BRT is good  and cheap but needs road space..which we lack and the other major drawback is it runs on diesel..we already have too much pollution on the roads and its not a great idea to add more smoke belchers..and oil needs to be imported..and we need to make uncomfortable ties with Ahmadinejad!

So arguably the best solution is LRT which is not seen by our politicians now! 

blrsri's picture


163 users have liked.

"You see, if one REALLY wants, one can justify construction of an elevated line virtually in any place.  And then one can say, hey, why don't we build a monorail? 

The point is that the task must be (and is) solved in a very different manner.  First you analyze different possible alignments (not modes yet!), and select the alignment that suits the particular situation the best.  And only THEN you select the mode that best fits to that alignment. 

If your alignment has grade crossings, you typically build light rail. 

If you alignment is completely grade separated but has elevated, underground and at-grade segments, you build the heavy rail (metro). 

And ONLY IF the entire chosen alignment (or 90% of it) is elevated, there is some justification to consider monorail.

Often, monorail fans reverse the logic and FIRST choose the monorail, before a thorough analysis of the alignments and their advantages and disadvantages. However, this is not how this task should generally be approached. The choice of the alignment is always a much more major factor than the choice of the particular technical realization of the train that runs on that alignment.  From the practical point of view, the only thing the user (the city) is concerned is the alignment and the level of its isolation and its impact.  If there is any predisposition to a particular mode from the beginning, than it is not technically and economically justified."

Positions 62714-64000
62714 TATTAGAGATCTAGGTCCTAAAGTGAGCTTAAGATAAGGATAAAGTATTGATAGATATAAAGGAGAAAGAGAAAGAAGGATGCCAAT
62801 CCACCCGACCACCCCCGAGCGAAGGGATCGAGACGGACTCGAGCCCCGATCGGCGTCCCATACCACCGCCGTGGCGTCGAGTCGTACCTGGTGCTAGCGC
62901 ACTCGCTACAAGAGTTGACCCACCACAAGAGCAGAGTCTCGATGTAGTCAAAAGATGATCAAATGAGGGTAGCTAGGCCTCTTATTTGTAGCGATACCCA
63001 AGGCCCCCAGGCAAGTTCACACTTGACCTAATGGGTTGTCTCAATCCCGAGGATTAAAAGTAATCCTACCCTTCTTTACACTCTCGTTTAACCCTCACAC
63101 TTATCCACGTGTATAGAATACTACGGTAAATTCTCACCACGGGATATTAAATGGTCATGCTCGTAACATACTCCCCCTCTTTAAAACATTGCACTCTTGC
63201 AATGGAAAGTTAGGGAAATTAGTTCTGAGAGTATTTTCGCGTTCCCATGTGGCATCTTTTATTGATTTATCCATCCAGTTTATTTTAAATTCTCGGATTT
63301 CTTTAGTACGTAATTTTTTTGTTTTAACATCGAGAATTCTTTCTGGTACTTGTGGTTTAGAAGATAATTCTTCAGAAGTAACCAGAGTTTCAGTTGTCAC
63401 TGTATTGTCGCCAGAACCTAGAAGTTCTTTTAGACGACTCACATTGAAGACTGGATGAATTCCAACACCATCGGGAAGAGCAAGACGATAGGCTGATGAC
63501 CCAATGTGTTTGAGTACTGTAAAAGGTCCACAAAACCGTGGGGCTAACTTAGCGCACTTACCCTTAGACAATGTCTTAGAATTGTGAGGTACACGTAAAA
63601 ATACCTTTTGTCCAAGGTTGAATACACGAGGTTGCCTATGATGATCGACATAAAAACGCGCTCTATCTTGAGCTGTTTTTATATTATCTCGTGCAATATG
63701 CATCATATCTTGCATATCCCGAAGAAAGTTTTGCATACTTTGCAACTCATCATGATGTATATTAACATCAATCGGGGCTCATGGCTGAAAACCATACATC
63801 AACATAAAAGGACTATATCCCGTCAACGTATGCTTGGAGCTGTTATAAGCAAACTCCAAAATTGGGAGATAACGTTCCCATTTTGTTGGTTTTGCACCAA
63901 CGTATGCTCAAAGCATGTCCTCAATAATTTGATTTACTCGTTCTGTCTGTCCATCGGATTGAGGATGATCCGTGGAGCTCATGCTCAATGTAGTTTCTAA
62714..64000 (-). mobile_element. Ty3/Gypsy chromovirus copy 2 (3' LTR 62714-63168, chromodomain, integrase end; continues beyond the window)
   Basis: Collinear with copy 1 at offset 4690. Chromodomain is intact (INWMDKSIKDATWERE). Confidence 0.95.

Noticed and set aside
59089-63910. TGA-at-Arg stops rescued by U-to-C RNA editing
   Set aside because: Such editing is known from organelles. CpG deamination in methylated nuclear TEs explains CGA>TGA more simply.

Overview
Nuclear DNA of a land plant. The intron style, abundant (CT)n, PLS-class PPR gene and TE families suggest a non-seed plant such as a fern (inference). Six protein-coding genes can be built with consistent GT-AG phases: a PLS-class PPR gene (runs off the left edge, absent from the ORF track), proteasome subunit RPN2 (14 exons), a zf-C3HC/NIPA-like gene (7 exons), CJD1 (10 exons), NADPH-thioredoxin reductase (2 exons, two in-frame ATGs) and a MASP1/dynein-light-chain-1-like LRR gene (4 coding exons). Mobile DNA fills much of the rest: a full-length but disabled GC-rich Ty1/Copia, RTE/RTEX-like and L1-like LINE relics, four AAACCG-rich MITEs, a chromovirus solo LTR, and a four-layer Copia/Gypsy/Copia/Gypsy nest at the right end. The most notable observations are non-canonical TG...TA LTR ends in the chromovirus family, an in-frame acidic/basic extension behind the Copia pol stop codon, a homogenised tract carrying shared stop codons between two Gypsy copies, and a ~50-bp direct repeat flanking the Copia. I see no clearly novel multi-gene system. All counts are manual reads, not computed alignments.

Again one basic need is to have the count of users who would eventually use the transport!

Gautamrao's picture

Good option

174 users have liked.
I learnt for the first time about LRT here. I think it is a very good option. Do you have more information about LRT?
sandeepmr's picture


165 users have liked.

I rode on the Seattle's street car few weeks back, its like LRT but for very short distances and connects commercial hubs located close by. It shares the road with other vehicles and dosent require a dedicted lane although it does run on rail track (embedded into the road, can drive over them).  Like blrsri  has said if implemented on commercial hubs like MG Rd, BrigadeRd and commercial street which are located within 1-2 mile radius and connecting any Park and ride locations closeby I dont see a reason why people (shoppers and visitors at least) would want to drive at all.

Videos -

blrsri's picture

more on light rail

186 users have liked.
light rail is the new avatar of the trams which have been on many streets in cities all over...a good start point to know them is
srinidhi's picture

Some light on Light Rail (pic too)

169 users have liked.


C Jayaram, Director (Projects) at the company told Deccan Herald that a draft of the report will be presented to BARL Managing Director Dr Rajkumar Khatri for review before the final version is sent to the government. “There are no major changes, and the route will essentially be the same as announced before,” Jayaram said.

According to the project report, the transit system covers a total distance of 41.3 km in two corridors — from JP Nagar to Hebbal (31.3 km), and from the Toll Gate on Magadi Road to the proposed Peripheral Ring Road (10 km) on Magadi rd

Above picture and report from DH today. 
Still posting this with a refrain because these are just documents being exchanged..the actual decissions on working on it will depend on the govt that comes to power..after the elections..after the govt falls - sigh -
amitc's picture


183 users have liked.

Sigh indeed..

lets hope they start towards something meaningful.

Interesing thing that they have done in some of the more crowded European cities: use LRT in the sub-urbs and outside the city center, where there is a little more space for a LRT. This acts as the feeder for the metro systems. Something that Paris is doing effectively - setting up 3 tram lines so far that run almost like a ORR around the city. And plans to add 5 more oover the next 5 years.

May be, this could be something we could look at for the south (EC etc) or North (around Hebbal, devanhalli) comment guidelines